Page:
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Begin this walk near the intersection of Washington Boulevard and Pacific Avenue, at the corner of Washington and Strongs Drive. There, under a small sign that says “Venice Canals Walkway,” turn in and begin exploring. Within minutes, you’ll lose the roar of Venice traffic and begin to experience the charm of canal life. Note the rowboats, kayaks and canoes moored in front of the houses. Take the first pedestrian walkway crossing the canal to your right. On the other side, walk left to the corner, then turn right onto the next canal walkway and continue all the way to the end. Here you begin to feel real canal life — the lovely landscaped gardens, rich with the scent of lavender, rosemary and, because it’s Venice, incense — fronting a variety of architectural styles. Follow the walkway until the canal turns hard left, and continue walking. Turn left again at the walkway’s end, and follow this canal path until it meets Dell Avenue. Then turn left, over the bridge, and walk a short block on Dell to Linnie Canal Park, where you’ll find a children’s play area and a duck pond. Continue past the park, just before the next bridge, then turn right onto the canal walkway and follow it almost to the end. Turn left and cross the canal on a pedestrian walkway. On the other side, turn right, walk to the canal’s end, and turn left. Just ahead, to your right, you’ll see another pedestrian walkway crossing the canal. Take this and turn left, onto the canal path where you began this walk, to return to your starting point. Or skip this bridge and continue straight ahead to explore Venice’s other islands.

Distance: 2 miles
Difficulty: 1, on a scale of 1 to 5
Duration: 1 hour
Details: Dogs on leash are OK. No bikes, boards or blades allowed on canal walkway. Metro bus 108, 358 stops at Pacific Avenue and Washington Boulevard, and Culver City bus 1 stops at Washington and Strongs Drive.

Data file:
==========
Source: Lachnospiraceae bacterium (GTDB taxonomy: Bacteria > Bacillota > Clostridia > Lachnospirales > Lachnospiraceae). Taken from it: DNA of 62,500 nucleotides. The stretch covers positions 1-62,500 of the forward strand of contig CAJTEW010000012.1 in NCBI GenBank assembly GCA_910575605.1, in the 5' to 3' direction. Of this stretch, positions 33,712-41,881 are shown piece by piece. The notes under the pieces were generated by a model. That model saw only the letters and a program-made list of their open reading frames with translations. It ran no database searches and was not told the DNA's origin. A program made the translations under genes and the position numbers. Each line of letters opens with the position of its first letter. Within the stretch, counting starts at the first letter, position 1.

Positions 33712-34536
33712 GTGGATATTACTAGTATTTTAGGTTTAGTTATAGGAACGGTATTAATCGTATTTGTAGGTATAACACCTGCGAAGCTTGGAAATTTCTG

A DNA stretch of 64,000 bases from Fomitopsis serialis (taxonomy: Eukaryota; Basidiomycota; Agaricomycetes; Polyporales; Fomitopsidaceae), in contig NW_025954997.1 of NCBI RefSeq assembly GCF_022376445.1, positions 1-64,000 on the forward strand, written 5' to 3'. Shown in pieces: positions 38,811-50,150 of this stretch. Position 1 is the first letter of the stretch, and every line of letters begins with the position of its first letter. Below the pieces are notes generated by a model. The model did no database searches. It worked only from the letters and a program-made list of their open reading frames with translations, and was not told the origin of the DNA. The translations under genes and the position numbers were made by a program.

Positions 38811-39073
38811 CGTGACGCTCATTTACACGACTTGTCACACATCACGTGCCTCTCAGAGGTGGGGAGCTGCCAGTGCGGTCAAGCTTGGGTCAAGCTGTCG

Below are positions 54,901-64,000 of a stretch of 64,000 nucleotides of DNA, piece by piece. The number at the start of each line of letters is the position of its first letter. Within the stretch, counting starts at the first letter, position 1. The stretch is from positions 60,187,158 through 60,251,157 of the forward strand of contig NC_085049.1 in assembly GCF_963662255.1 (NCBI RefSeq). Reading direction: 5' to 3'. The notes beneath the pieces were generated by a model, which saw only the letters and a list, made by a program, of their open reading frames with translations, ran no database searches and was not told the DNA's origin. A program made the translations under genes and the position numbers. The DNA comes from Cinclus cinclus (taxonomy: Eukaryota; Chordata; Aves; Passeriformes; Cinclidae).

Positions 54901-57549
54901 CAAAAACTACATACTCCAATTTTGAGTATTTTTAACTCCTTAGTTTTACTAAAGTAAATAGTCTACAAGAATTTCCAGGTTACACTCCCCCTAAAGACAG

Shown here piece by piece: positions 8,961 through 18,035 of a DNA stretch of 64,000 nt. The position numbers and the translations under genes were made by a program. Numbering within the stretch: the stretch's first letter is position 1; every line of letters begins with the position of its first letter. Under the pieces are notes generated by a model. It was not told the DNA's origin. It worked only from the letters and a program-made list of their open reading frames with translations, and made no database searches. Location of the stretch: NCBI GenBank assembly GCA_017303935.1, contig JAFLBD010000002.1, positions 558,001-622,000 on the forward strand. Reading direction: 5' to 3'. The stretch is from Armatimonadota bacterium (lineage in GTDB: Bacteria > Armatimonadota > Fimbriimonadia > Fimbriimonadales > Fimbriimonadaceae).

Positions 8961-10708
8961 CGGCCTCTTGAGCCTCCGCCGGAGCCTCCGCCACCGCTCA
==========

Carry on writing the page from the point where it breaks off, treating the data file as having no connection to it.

via LA TIMES

District is noteworthy for its man-made canals built in 1905 by developer Abbot Kinney as part of his Venice of America plan. Kinney sought to recreate the appearance and feel of Venice, Italy, in Southern California. The residential district surrounding the remaining canals was listed on the National Register of Historic Places in 1982. However, in recent years, there has been extensive renovation work on many of the old houses, and many large, modern houses have been built. Before 1929, the area covered by canals was approximately three to four times as large as today. The entire area between Abbot Kinney, Pacific, and Venice Blvd. were canals. via WIKIPEDIA

  • Abbot Kinney Boulevard

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\\ EAT + DRINK //

After a day exploring the Venice canals and doing some shopping, I knew we had to check out Gjelina on Abbot Kinney Blvd. This was hands down the best meal of the trip – if not of my entire life! While this restaurant is currently at the top of every hipster’s LA hitlist, the trendiness of it is backed up with astounding food, personable service and a great atmosphere. It was challenging to stick to a budget when there were so many incredible menu options, including roasted thumbelina carrots with spiced yogurt and cilantro (!), pomodoro pizza with burrata (!!), and beet, citrus and avocado salad (!!!).